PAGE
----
The White Horse of Uffington, near Oxfordshire
If you stand in the valley near the village of Uffington in Oxfordshire, England, and look up at the high curve of chalk grassland above you and you will see an enormous white, abstract stick figure horse cut from the chalk itself. It has a thin, sweeping body, stubby legs, a curiously long tail and a round eye set in a square head.
This is the Uffington White Horse, the oldest of the English hill figures. It’s a 3,000-year-old pictogram the size of a football field and visible from 20 miles away.
The abstract shape of the horse is very similar to horses on ancient British coins just over 2,000 years old. It came out as the beginning of the Iron Age, perhaps even the end of the Bronze Age, nearly 3,000 years ago.”
The Berkshire Downs where the horse lies are scattered with prehistoric remains. The Ridgeway, Britain’s oldest road, runs nearby. This is the heart of rural England and the horse is one of the country’s most recognizable landmarks, an identity badge stamped into the landscape.
During World War II, it was covered over with turf and hedge trimmings so Luftwaffe bombers couldn’t use it for navigation. (Oxford is about a 30-minute drive and London about an hour-and-a-half.)
Up on the hill it’s not possible to view the whole horse at once; the curve of the slope gets in the way, the sheer scale of it confuses the eye. It is only from the valley below that the whole picture can be taken in. From this long distance, the horse is a tiny white figure prancing timelessly across the brow of the hill.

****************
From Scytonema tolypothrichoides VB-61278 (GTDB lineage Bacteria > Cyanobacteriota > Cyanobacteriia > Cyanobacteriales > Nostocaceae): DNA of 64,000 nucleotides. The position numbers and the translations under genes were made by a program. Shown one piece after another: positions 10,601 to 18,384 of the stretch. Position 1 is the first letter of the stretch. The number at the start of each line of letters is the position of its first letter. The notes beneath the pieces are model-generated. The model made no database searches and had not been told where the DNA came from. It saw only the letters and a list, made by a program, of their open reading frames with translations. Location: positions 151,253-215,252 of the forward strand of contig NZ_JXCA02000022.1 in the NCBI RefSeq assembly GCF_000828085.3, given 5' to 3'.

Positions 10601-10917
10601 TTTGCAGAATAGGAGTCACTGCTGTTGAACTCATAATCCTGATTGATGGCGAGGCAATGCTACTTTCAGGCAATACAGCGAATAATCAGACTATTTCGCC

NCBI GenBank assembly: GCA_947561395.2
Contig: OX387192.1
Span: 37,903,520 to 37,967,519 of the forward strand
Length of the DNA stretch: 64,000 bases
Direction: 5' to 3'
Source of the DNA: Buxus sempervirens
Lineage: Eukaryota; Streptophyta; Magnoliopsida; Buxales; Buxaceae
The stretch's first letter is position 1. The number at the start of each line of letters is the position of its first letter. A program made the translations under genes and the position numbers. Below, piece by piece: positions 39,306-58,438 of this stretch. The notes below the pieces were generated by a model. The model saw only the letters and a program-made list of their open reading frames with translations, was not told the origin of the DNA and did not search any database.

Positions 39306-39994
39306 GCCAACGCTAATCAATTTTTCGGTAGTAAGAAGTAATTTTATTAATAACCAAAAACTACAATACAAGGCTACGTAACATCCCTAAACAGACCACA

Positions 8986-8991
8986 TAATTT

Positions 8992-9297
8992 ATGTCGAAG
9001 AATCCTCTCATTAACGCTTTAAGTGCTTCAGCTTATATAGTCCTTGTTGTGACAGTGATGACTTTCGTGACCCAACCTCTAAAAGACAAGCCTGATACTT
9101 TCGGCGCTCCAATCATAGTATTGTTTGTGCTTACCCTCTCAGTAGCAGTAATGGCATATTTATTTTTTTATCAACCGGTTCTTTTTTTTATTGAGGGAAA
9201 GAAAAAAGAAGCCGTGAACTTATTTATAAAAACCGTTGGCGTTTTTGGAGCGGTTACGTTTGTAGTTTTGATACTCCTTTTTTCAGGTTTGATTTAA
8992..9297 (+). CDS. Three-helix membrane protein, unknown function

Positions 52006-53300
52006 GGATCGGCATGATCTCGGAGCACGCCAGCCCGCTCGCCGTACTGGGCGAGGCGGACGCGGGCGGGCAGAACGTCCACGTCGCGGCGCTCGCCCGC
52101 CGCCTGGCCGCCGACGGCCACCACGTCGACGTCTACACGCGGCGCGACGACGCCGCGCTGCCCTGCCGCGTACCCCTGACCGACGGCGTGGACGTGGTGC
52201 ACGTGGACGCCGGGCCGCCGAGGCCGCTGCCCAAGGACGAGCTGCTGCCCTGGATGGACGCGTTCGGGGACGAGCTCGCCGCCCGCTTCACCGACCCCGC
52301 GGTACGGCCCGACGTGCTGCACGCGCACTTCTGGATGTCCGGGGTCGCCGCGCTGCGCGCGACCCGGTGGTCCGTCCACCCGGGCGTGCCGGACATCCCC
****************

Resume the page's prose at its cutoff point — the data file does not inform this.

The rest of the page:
The best views of the figure are obtained from the air, or from directly across the Vale, particularly around the villages of Great Coxwell, Longcot and Fernham. The site is owned and managed by the National Trust and is a Scheduled Ancient Monument. The Uffington Horse is by far the oldest of the white horse figures in Britain and is of an entirely different design from the others inspired by it.
Until the late 19th century, the horse was scoured every seven years as part of a more general local fair held on the hill. If regular cleaning is halted, the figure quickly becomes obscured; it has always needed frequent work for the figure to remain visible.
The horse is thought to represent a tribal symbol perhaps connected with the builders of Uffington Castle. It is similar to horses depicted on Celtic coinage, the currency of the pre-Roman-British population, and on the Marlborough Bucket (an Iron Age burial bucket found in Marlborough, Wiltshire).
Another theory proposed by University of Southampton archaeologist Joshua Pollard points to the horse’s alignment with the sun, particularly in midwinter when the sun appears to overtake the horse, to indicate that it was created as a depiction of a “solar horse” reflecting mythological beliefs that the sun was carried across the sky on a horse or in a chariot.
The horse was a direct influence on much later hill figures of white horses, including Kilburn White Horse (1858) in Yorkshire, Folkestone White Horse (2003) in Kent, and a white horse cut from heather that existed from 1981 until the mid-1990s in Mossley, Greater Manchester. The first Westbury White Horse, which faced left, is also believed to have been inspired by the Uffington horse. Uffington White Horse has also inspired lookalike hill figures, including one facing left in Ciudad Juarez, Mexico. Direct replicas of the Uffington horse can be found at Cockington Green Gardens in Australia and Hogansville, Georgia, USA.
How do you get there: You can access White Horse Hill from a National Trust pay and display parking lot nearby. The parking is signposted off A420 Swindon to Oxford road and is 9 miles from on the M4 motorway. It’s about 25 miles southwest of Oxford and 80 miles west of London. Its free and it’s open from dawn to dusk.